Friday, October 22, 2004

Turning the Development Tables

(A little something I am working on-let me know what you think!)
"Turning the Development Tables: What the Islamic World can Teach the West About Social Wellness."

A brief glimpse of the evening news of any American television network reveals a variety of startling images of the Middle East. Bombed-out busses, ragged children, women shrouded in black, angry politicians, gun-toting teens—all of these images imbed themselves in the viewer’s mind and function like a virus, distorting and exaggerating the negative stereotypes of the Arab world. Indeed, the most positive aspect of Islamic societies—strong and responsible social structures—is easily overshadowed by the global media’s disproportional focus on the violence and poverty in the Middle East. Additionally, the excessive efforts of the “Western” countries to “develop” the Arab world obscure the contradicting fact that the nations of the Middle East have much to teach the developed world about social wellness. Recognition and realization of the potential of the Islamic states to assist the West with its increasingly severe societal problems is, in my opinion, the most significant situation in the Arab world today.

An example of a valuable aspect of Middle Eastern society is the importance placed upon the unity of the family. This is exemplified fundamentally by the amount of quality time spent together. The typical Egyptian family eats, sleeps, and plays together. Everything is shared; selflessness is cultivated. Respect of elders is essential; no child enters a room without formally greeting the adults present, and disrespectful behavior is not tolerated. Parents and relatives reciprocally encourage and praise the children at every turn. Everyone takes responsibility for each other, creating a strong family unit.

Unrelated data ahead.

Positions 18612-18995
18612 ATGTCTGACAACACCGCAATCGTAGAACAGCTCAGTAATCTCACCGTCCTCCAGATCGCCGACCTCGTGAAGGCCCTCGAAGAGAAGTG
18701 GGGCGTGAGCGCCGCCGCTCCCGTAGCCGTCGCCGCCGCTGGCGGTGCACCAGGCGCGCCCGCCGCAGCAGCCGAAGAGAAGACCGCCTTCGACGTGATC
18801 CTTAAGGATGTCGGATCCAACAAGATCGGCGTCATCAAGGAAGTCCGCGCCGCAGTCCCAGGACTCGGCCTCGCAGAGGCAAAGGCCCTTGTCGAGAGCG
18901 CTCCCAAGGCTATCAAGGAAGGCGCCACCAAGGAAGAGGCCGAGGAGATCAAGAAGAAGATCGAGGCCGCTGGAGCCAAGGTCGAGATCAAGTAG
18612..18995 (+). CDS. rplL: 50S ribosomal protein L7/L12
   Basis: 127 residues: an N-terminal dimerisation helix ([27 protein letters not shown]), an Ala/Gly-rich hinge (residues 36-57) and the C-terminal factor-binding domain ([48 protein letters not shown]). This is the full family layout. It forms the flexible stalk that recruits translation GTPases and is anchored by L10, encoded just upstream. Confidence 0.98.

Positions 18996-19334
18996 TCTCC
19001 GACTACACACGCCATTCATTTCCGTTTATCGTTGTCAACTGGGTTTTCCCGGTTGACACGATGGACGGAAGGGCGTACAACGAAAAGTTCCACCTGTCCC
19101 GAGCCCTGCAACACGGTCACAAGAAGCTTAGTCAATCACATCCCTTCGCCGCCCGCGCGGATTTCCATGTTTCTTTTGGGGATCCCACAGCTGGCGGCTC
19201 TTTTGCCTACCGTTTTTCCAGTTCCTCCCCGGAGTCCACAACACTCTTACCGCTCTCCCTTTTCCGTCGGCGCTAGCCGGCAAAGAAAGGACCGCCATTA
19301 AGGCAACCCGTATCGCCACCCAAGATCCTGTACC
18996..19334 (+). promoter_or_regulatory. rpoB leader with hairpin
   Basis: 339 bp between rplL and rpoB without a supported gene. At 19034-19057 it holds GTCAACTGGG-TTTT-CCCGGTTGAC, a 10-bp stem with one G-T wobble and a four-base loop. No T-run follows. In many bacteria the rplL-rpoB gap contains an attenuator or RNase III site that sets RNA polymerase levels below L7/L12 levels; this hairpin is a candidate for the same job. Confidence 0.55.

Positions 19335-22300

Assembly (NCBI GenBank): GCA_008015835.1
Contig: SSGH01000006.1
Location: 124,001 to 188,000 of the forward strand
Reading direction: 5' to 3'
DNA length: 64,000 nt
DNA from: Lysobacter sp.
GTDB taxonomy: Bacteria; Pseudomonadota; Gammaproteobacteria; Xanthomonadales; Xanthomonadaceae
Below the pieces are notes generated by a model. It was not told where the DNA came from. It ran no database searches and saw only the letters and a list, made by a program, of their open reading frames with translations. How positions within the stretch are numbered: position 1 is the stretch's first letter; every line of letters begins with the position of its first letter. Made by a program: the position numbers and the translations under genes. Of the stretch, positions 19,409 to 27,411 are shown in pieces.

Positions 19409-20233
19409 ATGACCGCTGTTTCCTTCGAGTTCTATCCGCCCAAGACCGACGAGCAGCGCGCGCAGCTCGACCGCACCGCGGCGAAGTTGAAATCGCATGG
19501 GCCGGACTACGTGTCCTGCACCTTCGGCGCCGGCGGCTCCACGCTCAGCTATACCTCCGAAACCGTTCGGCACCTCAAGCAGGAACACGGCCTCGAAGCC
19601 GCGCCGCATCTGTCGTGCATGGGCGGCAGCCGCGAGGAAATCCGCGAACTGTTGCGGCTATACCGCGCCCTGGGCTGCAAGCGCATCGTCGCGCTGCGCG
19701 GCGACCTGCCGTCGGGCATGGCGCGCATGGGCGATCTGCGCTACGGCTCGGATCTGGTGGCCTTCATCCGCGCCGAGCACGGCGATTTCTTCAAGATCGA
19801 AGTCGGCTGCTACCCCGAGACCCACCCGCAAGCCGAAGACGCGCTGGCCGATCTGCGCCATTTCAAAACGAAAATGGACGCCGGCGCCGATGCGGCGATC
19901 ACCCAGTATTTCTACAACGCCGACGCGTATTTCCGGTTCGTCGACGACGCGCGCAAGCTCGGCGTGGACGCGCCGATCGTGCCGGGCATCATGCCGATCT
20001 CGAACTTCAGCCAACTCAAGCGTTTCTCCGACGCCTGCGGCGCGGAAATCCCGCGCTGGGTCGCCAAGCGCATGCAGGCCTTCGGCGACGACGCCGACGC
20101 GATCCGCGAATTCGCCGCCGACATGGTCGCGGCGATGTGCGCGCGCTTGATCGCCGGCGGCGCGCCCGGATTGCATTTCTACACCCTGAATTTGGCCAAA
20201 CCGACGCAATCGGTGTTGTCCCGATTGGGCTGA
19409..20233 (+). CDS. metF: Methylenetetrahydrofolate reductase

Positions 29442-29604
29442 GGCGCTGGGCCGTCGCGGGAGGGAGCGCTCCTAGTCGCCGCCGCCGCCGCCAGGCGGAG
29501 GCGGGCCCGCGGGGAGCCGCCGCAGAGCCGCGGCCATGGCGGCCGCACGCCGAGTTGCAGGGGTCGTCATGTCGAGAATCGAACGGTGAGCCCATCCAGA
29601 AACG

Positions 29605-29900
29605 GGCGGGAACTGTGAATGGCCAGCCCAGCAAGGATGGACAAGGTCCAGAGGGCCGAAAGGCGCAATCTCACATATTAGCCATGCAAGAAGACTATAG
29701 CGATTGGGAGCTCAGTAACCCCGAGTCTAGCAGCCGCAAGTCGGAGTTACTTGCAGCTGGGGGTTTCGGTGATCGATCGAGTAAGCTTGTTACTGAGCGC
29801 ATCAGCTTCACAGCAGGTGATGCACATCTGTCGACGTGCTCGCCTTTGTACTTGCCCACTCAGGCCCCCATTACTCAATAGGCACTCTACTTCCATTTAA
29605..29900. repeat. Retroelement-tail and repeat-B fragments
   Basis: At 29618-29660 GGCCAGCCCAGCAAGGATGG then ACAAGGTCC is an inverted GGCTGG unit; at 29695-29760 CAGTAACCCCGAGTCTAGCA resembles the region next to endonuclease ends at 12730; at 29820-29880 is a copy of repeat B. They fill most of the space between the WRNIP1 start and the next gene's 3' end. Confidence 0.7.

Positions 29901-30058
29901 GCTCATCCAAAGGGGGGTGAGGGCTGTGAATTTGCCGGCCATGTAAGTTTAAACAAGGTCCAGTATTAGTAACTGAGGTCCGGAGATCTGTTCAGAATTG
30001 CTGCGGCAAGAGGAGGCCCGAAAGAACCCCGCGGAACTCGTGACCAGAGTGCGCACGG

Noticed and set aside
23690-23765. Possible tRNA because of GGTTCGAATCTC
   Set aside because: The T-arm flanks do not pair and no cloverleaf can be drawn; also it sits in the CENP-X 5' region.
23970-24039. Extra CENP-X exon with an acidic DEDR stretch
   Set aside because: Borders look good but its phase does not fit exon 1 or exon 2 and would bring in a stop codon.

It is clear to see how Islamic social structures benefit from the strength of their families. The constantly nurtured children grow into emotionally stable adults. The teenagers, actively engaged in household duties, have no time or inclination for drugs, alcohol, and other destructive behaviors. Islamic societies are essentially free from violent crime, teen pregnancy, divorce, and AIDS. In contrast, the homes are happy and full of content individuals, dedicated to keeping all members of the family unified.

In comparison to the rapidly deteriorating American family unit, the superiority of the Arab social system is undeniable. Why, then, have not American policy makers tried more actively to incorporate such values into U.S. social programs? One answer may be that it may be difficult for both the U.S. and many Arab countries to break from their traditional respective roles as the “teacher” and the “student.” Additionally, neither group has much practical experience functioning in the opposite role. The process of incorporating Arab values into functioning Western social policy is not a simple task. The initial studies in the Middle East and sub-sequential efforts among social and political strata in the West will require dedicated effort by those familiar with the culture, beliefs and attitudes of the people of both regions.

The rewards, however, of reverse development theory implementation will be great for both the Western and Arab worlds. Not only will countries such as America benefit from the domestic application of Islamic social values, Arab-West relations are certain to improve from increased communication and mutual appreciation. It is time to “turn the development tables.”

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